Walkways in Gulmarg
Gulmarg has been a resort for the kings like Yousuf Shah Chak and Jahangir who used to visit frequently. The old name of Gulmarg was “Gaurimarg”, the name of Lord Shiva’s wife. Yousuf Shah Chak changed its name to Gulmarg, meaning the place of roses. During the early part of the 20th century the famous Central Asian explorer Sir Marc Aurel Stein (1862 – 1943), made his home here in a tent between his expeditions. It was a favourite summer holiday destination for the British stationed in India.
The surrounding areas were politically restive during the 1990s uprising in Kashmir, but since a ceasefire between India and Pakistan in 2003, the town has enjoyed a period of relative peace and quiet. The town is nestled within the imposing Himalayan peaks, and lies within miles of the Line of Control. It receives heavy snowfall during the winter season and is a popular ski resort..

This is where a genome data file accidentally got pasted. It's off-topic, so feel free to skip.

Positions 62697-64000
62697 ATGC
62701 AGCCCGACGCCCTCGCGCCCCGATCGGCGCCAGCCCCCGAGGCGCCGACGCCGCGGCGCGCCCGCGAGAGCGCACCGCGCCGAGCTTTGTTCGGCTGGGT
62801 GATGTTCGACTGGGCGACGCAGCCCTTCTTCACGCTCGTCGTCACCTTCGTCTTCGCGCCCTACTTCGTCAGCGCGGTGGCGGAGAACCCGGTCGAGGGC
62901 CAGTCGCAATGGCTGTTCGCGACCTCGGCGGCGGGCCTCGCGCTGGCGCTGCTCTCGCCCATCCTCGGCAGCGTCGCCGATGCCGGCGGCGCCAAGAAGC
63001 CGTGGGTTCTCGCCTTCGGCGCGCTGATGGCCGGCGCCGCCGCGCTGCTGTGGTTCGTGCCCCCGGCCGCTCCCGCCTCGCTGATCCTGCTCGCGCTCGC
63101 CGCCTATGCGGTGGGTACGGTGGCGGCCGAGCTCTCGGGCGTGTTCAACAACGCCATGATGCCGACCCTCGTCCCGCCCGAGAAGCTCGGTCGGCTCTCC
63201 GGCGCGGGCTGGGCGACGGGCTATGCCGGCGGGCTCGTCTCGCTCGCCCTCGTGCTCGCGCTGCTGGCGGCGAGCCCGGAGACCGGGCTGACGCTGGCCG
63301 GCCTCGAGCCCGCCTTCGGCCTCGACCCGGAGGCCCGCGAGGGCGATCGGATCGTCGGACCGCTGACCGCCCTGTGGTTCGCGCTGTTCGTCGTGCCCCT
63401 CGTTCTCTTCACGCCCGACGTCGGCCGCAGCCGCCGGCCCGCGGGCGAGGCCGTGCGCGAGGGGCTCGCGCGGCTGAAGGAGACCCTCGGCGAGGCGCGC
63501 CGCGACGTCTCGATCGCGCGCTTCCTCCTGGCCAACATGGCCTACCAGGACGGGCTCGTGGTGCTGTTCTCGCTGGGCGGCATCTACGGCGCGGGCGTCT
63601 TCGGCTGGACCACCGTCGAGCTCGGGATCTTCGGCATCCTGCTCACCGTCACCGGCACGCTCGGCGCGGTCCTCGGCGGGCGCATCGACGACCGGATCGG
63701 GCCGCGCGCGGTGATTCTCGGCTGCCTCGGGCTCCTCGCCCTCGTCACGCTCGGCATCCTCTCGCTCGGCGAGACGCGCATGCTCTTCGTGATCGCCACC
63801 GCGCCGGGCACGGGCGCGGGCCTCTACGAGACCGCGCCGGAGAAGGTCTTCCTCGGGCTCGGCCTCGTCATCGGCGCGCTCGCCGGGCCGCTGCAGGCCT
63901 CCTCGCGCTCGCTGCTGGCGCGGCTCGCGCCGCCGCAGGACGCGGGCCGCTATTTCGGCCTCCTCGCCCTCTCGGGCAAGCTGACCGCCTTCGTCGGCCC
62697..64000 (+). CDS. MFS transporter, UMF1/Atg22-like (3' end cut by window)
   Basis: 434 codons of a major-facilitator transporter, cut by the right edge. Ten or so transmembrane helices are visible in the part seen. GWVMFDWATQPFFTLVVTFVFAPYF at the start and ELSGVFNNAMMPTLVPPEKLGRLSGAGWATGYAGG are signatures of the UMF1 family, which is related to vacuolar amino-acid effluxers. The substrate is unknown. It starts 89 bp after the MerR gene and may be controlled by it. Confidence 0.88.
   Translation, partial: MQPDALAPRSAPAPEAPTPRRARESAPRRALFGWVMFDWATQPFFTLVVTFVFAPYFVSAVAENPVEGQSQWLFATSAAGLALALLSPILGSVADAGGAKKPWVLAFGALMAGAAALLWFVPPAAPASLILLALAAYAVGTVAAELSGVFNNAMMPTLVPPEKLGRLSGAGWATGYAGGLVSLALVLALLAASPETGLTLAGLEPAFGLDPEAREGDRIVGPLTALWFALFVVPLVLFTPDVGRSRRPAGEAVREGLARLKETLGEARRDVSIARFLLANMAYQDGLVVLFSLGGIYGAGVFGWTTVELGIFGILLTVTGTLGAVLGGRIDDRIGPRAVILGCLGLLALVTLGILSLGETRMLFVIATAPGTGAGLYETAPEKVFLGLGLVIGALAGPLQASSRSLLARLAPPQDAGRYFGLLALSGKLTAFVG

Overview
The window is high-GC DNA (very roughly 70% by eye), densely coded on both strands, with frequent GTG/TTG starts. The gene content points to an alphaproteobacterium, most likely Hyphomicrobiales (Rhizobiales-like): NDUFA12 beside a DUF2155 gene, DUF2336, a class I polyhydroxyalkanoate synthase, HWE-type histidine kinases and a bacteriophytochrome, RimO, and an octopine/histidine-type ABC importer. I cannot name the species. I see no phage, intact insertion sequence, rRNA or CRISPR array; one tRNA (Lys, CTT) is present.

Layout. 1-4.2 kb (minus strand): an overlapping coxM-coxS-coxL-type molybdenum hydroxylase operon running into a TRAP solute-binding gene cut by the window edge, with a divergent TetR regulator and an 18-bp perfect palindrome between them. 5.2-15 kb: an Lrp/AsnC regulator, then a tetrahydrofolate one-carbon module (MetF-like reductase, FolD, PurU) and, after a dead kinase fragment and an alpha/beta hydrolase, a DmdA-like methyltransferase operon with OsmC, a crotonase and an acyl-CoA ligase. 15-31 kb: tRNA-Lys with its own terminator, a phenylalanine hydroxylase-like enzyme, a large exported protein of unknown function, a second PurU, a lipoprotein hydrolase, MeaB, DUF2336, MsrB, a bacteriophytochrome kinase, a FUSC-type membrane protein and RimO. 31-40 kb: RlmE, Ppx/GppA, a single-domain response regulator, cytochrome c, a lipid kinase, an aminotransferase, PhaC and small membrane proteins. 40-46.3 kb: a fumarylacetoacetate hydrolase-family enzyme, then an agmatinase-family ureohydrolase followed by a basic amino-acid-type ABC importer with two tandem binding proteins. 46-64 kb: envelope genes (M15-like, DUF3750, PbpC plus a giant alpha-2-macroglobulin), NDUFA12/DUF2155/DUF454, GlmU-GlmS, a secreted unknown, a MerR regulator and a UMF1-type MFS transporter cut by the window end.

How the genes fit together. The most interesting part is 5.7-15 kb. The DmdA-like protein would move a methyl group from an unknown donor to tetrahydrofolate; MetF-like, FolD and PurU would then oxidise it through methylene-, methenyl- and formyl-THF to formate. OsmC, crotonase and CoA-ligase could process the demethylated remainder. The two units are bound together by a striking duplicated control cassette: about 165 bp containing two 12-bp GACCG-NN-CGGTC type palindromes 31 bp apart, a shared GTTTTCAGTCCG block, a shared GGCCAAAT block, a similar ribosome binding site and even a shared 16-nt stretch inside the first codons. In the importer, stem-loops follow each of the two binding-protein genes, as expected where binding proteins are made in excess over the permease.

With the abatement of militancy in the area, Gulmarg has quickly become one of the state’s most visited destinations. The slopes of the Afarwat Hills of the Pir Panjal Range of the Himalaya Chain boast one of the longest and highest ski slopes in Asia. The total distance covered by ski lifts is five kilometres and the resort peaks at an altitude of 3,950 m (12,959 ft), accessed by an aerial gondola (telecabine). The skiing project was inaugurated by the Chief Minister on 25 December, 2004. The entire hill is guarded by the army at all times. The army, which is seen everywhere in the cities of Kashmir, is not in the town or the actual hilltop. Frisking is only done midway on the access road at 3 places: Tangmarg, near an army camp on the road from Tangmarg, and 5 km before entering Gulmarg. Gulmarg does not have any permanent residents. All living in Gulmarg are hotel employees and guests. Everyone else is required to leave the village by sunset, due to a curfew imposed by the army in 1990.
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